The Canon Pixma iP4950 is a straightforward photo-orientated inkjet printer that offers automatic two-sided printing. It also has an adaptor tray that lets you print directly to CD or DVD discs.
It uses five ink cartridges for better photo printing performance and can be bought online for around £65.
The iP4950 is quite an attractive-looking printer. The glossy piano-black finish used on all of its surfaces gives it a more upmarket feel than a lot of competing products. We also like the way Canon has curved the edges, as it stops this model from just looking like a big, black rectangular box.
When closed up it's quite petite. As you fold out the paper trays its footprint starts to sprawl. The cassette-style tray at the bottom extends 85mm out of the chassis, while the vertical feeder tray at the back needs around 120mm of clearance.
Both of these trays can accept up to 150 sheets at a time and it's good to see dual trays on a model with such a modest asking price.
The printer can automatically sense what type of paper is in each tray. This is handy as you can keep A4 paper in one, while using the other for photo paper. The software driver will automatically select between them.
In the box you'll find a special plastic adaptor that you can load your CDs and DVDs onto for direct printing. Once your media is in place, the tray slides into a slot found behind the door on the front of the machine.
Sadly there's no screen. The only two controls are the power and cancel buttons. It also lacks a memory card reader. Thankfully it does have a PictBridge-compatible USB port, so you can print photos directly from cameras.
The iP4950 is slightly unusual in that it doesn't have any network support at all. Instead, the only way to connect it to your computer is via the USB port at the rear. This makes setting up very straightforward. It's just a matter of loading the drivers onto your computer from the supplied CD-Rom and plugging in the USB cable when you're instructed to.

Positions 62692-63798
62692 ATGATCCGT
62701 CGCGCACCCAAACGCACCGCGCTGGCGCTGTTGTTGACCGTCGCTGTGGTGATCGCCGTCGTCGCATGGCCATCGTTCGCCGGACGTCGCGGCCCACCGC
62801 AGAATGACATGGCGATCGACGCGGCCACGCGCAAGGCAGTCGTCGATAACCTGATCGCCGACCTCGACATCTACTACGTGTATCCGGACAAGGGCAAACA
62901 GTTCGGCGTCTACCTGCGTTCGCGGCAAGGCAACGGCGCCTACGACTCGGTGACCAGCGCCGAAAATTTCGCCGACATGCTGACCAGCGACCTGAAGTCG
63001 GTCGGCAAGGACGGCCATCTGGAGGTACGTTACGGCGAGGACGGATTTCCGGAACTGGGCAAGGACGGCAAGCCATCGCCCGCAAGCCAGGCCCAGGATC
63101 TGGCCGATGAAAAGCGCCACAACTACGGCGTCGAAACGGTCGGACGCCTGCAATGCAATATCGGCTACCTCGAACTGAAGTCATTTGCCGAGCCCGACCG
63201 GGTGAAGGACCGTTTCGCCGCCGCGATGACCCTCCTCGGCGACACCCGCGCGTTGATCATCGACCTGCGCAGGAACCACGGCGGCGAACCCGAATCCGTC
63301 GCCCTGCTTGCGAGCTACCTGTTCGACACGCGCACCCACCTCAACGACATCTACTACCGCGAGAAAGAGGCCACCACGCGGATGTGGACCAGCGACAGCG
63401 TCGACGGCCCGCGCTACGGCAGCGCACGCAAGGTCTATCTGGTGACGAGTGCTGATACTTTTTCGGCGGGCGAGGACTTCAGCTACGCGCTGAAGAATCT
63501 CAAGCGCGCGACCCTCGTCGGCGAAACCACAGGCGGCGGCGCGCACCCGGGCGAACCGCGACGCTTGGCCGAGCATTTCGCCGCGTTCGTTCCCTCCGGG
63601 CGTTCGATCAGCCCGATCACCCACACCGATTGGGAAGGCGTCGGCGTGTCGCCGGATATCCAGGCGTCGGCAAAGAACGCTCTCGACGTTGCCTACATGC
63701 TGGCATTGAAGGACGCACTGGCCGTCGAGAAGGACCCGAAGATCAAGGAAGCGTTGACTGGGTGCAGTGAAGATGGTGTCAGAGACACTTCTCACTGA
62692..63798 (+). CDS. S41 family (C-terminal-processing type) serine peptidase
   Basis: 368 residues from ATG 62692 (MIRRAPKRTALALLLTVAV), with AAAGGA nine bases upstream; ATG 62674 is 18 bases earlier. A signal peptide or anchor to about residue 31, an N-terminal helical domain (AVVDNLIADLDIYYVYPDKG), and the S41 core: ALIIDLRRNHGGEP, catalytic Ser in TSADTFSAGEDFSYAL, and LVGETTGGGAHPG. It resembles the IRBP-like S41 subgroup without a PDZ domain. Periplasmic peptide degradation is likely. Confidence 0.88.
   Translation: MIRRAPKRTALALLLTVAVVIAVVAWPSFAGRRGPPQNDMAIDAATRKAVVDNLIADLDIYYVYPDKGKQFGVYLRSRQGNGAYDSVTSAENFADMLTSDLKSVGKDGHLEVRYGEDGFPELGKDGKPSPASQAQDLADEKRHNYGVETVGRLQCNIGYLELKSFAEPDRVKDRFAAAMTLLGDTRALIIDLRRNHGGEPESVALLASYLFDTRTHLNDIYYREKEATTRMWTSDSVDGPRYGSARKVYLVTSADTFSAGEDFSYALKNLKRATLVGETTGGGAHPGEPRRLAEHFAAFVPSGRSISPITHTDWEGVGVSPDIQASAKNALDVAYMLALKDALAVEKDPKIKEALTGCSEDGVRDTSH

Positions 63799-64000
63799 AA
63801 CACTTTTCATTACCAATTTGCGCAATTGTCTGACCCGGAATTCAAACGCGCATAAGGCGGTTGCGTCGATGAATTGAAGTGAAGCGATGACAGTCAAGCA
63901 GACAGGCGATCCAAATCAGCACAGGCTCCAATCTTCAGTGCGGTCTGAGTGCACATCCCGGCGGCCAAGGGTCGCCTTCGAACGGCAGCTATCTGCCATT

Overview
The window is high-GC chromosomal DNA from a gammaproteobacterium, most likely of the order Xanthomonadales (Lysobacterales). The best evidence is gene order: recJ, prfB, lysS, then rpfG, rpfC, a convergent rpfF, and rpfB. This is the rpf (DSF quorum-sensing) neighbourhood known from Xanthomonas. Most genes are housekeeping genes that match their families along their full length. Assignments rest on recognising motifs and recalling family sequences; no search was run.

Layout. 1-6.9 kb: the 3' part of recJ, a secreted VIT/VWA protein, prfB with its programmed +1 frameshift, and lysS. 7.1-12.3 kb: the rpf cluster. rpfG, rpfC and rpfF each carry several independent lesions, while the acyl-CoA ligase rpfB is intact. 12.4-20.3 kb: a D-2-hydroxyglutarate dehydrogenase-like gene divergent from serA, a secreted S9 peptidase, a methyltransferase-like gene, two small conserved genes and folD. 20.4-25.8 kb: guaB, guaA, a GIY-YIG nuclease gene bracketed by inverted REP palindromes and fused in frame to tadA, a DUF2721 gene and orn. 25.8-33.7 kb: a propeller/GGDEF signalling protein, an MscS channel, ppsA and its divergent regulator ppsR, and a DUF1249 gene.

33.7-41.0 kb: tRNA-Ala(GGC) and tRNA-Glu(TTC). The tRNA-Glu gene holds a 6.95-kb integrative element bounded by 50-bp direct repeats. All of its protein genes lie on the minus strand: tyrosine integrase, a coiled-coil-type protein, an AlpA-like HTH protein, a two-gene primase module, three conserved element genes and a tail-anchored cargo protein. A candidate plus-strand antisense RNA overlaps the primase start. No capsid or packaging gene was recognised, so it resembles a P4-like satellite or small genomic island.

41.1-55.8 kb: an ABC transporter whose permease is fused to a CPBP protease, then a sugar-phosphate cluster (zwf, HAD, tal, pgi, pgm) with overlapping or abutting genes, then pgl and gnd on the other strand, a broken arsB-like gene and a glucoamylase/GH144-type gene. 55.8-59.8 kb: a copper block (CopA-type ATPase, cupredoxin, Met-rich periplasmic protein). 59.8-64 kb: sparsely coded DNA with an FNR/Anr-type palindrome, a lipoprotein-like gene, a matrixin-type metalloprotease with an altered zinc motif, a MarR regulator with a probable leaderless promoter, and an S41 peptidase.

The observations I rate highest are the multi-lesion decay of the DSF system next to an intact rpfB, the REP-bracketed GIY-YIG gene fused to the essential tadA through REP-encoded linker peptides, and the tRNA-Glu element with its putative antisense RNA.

The cartridges are very easy to install. They're accessed via a flip-up lid on the front and each one clicks easily into place. There's a red LED light to indicate when they're properly connected.
Speed, quality and cost
The iP4950 certainly doesn't hang around when it comes to print speed. Black and white text performance is faster than the company's previous generation of printers for both single and double-sided printing. It completed our 10-page text document in 1 minute and 2 seconds, and took 2 minutes and 55 seconds to produce five double-sided pages of the same document. That's pretty speedy for a printer at this price.
Colour printing performance is also very good. Our 10-page graphics test took 2 minutes and 40 seconds, while our 10-page business presentation took 2 minutes and 14 seconds. It also rocketed off a 4x6-inch snap in just 33 seconds.
It's not just the speed that impresses. The print quality is also first class. Text is sharp and clean, while colours are bright and perky. It managed to avoid banding on blocks of colour in our presentation, while trickier areas of our graphics sheet were handled with aplomb. Snaps look ace too, with rich colour hues and impressive levels of detail.
This model's print engine relies on five ink cartridges -- three colour ones, one black for text printing and another black for photo printing. These cartridges certainly aren't the cheapest around, but if you want high-quality print-outs then you may feel that the extra expense is justified.
A black and white page will set you back 3.6p per page, while a colour sheet works out at 9.3p. Both of these include 0.7p for paper costs. In comparison, Kodak's latest range of printers, which are the cheapest inkjets to run, work out at around 2.5p and 4p per page for black and white and colour respectively, but their print quality isn't as good.
Overall, it's hard to find much wrong with the iP4950. It pumps out documents and photos at a rapid pace, produces excellent quality results, has dual paper trays and has the advantage of offering direct CD/DVD printing. At this price, you couldn't really ask for more.